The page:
Letters to a Province is defined by genre as epistolary literature (pamphlet letter). In the form of imaginary letters signed under the pseudonym Louis de Montalt, the author disputes with the hypocritically pious Jesuits, according to him: the letters are addressed to "a province" ("a province" is a Jesuit title).

 

What are the reasons Blaise Pascal rages against the Jesuits?

 

He belongs to the Jensenist Protestant religious line. And the Jansenists were persecuted by the Jesuits, Catholics. For this reason, Pascal's book was included by Pope Alexander VII in the list of banned books in 1657. The work was condemned for public burning, because it mocked not only the Jesuits in particular, but the Catholic faith in general.

 

"I am not afraid of you or myself, or anyone else, as I am not affiliated with any community or any individual. All your influence is useless when it comes to me. I don't expect anything from the world, I'm not afraid of anything, I don't want anything from it. With the grace of God, I need no wealth, no power. True, people were thrown out of the Sorbonne, but that can't throw me out of my home. You can use violence against theologians and priests, but not against me, because I do not have such titles. You may have never dealt with a person who stands so far beyond your reach and is called upon to fight your delusions because he is free, without attachment, without business relationship. "(Blaise Pascal)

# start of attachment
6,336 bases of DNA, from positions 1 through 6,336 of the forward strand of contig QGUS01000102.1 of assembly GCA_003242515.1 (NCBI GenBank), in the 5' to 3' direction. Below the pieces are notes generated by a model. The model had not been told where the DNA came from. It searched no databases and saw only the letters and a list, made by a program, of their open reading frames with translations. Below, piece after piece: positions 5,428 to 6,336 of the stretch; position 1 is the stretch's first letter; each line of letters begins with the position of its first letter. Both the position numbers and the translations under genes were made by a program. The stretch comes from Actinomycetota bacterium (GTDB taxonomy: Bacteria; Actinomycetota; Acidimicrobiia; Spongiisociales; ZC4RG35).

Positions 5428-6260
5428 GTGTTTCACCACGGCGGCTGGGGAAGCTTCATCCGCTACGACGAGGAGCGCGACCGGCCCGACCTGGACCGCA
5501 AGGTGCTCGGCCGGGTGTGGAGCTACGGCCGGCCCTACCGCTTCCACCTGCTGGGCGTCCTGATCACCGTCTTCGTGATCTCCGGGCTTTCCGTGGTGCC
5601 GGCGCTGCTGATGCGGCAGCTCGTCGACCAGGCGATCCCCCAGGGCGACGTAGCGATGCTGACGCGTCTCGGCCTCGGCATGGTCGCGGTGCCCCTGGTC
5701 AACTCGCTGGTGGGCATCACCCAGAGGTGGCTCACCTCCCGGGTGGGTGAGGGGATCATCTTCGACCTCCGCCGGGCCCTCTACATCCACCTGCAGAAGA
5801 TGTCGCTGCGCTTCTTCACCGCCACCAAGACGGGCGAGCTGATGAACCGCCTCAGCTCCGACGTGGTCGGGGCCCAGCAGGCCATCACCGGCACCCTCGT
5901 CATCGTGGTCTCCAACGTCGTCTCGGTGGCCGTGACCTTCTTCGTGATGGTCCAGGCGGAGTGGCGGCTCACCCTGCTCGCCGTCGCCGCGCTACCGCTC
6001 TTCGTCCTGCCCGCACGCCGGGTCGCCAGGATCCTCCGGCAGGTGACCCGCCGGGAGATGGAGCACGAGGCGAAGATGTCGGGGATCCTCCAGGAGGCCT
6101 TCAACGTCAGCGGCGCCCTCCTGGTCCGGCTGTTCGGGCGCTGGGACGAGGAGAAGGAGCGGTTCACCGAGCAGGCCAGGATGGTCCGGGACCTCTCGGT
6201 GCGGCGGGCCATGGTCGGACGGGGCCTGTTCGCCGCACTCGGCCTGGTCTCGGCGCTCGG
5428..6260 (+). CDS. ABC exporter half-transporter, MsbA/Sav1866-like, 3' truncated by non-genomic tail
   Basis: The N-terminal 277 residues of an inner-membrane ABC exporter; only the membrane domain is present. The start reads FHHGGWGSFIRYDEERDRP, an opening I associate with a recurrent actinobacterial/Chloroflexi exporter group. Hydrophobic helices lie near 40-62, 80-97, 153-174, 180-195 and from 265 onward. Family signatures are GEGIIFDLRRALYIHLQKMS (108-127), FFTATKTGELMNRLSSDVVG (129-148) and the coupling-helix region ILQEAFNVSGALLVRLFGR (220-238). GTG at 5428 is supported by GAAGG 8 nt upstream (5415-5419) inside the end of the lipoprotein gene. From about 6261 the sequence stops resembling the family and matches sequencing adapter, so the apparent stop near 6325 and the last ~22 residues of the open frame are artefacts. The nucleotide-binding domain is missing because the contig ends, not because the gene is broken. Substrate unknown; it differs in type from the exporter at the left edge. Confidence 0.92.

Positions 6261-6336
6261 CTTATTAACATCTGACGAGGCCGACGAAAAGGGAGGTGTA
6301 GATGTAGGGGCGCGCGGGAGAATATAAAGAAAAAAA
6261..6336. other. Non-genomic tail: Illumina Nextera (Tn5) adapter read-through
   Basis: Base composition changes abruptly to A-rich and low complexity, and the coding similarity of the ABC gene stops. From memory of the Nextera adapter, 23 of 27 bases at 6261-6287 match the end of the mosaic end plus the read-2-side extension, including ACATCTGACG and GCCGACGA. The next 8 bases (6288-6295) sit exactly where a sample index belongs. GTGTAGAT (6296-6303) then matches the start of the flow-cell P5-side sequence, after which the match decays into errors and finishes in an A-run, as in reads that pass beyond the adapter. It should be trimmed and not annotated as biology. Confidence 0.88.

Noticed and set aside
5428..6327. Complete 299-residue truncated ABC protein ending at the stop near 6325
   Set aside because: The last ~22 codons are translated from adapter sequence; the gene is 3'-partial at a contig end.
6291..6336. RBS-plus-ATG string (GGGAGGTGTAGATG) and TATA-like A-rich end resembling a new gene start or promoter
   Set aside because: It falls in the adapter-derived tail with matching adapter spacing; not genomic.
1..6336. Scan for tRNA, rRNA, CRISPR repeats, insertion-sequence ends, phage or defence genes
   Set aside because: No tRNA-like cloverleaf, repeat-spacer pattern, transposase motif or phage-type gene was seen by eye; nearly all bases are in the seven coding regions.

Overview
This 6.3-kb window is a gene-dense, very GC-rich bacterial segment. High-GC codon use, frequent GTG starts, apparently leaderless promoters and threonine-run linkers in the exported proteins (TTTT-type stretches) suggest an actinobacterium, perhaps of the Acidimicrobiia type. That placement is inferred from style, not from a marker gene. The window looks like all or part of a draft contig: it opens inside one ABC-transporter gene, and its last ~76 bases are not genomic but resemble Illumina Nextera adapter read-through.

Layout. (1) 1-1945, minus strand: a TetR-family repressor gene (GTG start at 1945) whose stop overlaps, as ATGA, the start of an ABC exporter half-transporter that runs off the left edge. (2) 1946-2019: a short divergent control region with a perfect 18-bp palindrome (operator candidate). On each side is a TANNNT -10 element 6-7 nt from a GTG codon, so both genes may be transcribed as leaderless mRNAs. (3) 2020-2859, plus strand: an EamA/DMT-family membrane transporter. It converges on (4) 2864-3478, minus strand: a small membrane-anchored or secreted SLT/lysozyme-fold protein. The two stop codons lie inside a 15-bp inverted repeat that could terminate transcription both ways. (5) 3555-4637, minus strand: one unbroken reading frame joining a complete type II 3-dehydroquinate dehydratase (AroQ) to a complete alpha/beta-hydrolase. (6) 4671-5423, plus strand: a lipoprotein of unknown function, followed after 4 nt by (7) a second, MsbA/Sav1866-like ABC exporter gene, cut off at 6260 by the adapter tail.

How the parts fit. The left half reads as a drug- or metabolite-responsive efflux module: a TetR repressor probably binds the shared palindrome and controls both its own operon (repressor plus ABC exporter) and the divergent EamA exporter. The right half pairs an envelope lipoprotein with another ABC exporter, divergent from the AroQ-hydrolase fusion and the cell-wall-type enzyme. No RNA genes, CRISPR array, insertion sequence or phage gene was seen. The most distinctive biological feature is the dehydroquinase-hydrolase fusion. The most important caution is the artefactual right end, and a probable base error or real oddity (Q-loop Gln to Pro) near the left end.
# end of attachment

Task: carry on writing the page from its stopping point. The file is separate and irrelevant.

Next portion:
Pascal opposes the logic of the Jesuits, which in his view is the logic of the majority, of the powerful and the empowered. The moral code of the Jesuits shocks everyone outside this Catholic order. The Jesuit has the right, under certain circumstances, to kill and slander his adversaries, and these sins are forgiven for being committed for a higher purpose. The Jesuit is allowed to give money to some great man in order to obtain a higher dignity from him, but this action is not a bribe, but rather the proper direction of the intention of the great man in question. In addition, the Jesuits are allowed to have two confessors: one to confess their mortal sins and the other to the lesser. Pascal concludes that "it is better to deal with people without religion than with people who have reached this point in their knowledge of religion."

 

All of Pascal's quest for genius is dictated by his desire to put order in the chaos so that he can finally triumph over Truth and Kindness.